Topic; The Ban on Abortions
Note: This assignment is part of your Project 2 grade. Please take extra care with this assignment. This blog is worth 20% of your Project 2 grade.
In Unit 1, you did some preliminary research on your topic and now, in Unit 2, you’ve narrowed it down to a research question. As we’ve discussed, however, research questions need to be divided into smaller, manageable questions. For this assignment, you will find two sources that each work to answer questions you have–and that help you move towards an answer for your research question.
Before you begin, think of some of the things you need to know (that you do not already know) before you can answer you research question. Do some research on the library webpage (Links to an external site.) or on Google or Google Scholar until you find sources that answer your questions a) in a way you can understand and b) that help you understand the large conversation better.
Remember: you might see your blog posts as polished written texts with your instructor as the audience.You want to persuade your instructor that you are exploring effectively by demonstrating intellectual curiosity, rhetorical reading and an open mind. You will want to show that you are learning something new about your topic with each new blog post, and will ultimately want to show how the process has impacted your understanding of the issue and the focus of your research project. You’ll also want to revise your post so that it is well written and easy to follow.
Write your research question at the top of the post. Then, post a link to each source (I’m looking for 2 sources). Then, below each link, include the following information with each one of your sources:
- Include a brief summary for each source that highlights the most important things you learned about your topic from that source. This should be a thorough explanation that shows that you read the source–and reveals why you are interested in this topic. Please remember to follow the correct structure for summaries. See page 440 in your textbook and/or this page.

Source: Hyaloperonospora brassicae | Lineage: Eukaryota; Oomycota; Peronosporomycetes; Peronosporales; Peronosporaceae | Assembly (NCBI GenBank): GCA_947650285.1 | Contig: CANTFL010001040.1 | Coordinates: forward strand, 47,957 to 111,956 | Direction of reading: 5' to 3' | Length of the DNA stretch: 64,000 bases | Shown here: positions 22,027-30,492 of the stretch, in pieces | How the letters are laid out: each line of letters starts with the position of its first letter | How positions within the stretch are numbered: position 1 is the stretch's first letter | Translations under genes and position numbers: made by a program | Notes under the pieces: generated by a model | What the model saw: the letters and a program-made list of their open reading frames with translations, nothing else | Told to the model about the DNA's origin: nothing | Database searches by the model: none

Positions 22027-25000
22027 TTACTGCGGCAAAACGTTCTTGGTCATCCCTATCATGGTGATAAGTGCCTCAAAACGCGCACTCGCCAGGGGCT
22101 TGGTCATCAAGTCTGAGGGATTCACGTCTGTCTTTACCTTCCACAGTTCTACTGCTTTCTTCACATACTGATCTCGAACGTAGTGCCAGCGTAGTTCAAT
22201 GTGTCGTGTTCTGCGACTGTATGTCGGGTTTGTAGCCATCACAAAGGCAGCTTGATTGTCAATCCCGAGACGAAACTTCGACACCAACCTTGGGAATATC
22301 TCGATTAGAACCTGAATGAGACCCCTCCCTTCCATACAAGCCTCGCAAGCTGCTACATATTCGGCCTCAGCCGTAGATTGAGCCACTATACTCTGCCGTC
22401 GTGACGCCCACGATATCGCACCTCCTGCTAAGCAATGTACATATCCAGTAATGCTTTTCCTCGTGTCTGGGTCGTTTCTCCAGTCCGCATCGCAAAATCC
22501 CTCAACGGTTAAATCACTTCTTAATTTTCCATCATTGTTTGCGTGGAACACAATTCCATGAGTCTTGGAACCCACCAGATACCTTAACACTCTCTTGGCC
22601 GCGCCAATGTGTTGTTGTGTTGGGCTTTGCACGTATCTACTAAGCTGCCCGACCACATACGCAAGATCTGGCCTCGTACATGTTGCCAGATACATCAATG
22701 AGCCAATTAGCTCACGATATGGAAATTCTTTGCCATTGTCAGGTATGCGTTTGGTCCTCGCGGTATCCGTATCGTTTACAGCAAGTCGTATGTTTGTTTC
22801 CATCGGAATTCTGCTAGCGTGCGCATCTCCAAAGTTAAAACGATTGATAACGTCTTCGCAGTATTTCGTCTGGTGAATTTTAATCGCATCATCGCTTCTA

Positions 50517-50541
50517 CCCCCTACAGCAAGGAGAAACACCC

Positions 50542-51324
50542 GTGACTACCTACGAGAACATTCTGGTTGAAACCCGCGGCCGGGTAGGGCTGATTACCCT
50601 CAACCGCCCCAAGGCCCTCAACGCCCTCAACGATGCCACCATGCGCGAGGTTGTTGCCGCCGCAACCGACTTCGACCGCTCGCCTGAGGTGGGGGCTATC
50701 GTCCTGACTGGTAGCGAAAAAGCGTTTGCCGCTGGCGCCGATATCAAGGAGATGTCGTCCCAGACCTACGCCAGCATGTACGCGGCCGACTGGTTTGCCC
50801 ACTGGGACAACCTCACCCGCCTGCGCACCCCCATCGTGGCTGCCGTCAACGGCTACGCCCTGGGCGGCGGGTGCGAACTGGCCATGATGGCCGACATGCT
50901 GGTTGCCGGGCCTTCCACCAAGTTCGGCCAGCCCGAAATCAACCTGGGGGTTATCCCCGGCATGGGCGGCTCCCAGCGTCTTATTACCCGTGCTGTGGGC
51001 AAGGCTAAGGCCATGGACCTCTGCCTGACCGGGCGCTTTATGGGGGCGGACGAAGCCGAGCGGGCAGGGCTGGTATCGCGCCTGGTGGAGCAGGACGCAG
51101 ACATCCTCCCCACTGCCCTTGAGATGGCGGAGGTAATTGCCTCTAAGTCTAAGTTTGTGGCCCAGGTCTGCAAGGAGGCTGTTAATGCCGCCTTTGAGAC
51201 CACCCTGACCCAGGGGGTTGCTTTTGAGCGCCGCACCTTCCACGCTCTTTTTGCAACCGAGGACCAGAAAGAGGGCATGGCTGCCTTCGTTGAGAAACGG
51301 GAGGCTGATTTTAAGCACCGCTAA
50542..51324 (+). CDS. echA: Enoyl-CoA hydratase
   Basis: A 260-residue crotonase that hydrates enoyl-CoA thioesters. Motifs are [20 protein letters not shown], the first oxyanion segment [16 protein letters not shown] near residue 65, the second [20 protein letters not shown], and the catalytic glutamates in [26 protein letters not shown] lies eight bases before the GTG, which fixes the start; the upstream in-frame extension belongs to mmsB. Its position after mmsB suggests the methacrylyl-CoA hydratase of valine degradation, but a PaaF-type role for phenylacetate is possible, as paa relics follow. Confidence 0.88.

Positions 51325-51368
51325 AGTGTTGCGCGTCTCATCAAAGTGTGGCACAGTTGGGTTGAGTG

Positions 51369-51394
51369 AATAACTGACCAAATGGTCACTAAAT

- What was the question (or questions) that you set out to answer for this blog and how does this source answer those for you? Justify why this was a useful source for answering your research question. If this source doesn’t answer your question, justify why you chose it. Again, do not pick sources generally about your topic–pick sources that move you closer to answering your research question.
- What aspect(s) of the problem/issue/topic does this source seem to focus on most? What kinds of information does this source not discuss?
- What new, surprising, or unexpected information came up in this source? (This can be information that was in response to your questions, or information unrelated to your questions.)
Note: Within your answers above, include at least one quote from the source with an in-text citation in MLA format. (Refer to this resource if you need help remembering how to do this.
Actions) When thinking about what to quote, select a sentence or two that seems significant to this source and connects to what you are saying in this summary.
Reflect on your next steps. After you’ve answered the questions above for each of those sources, post a summary of what you feel you understand about your topic, what you are confused about, what questions you still have. You might also discuss:
- What do you understand (overall) about your research question and its potential answers?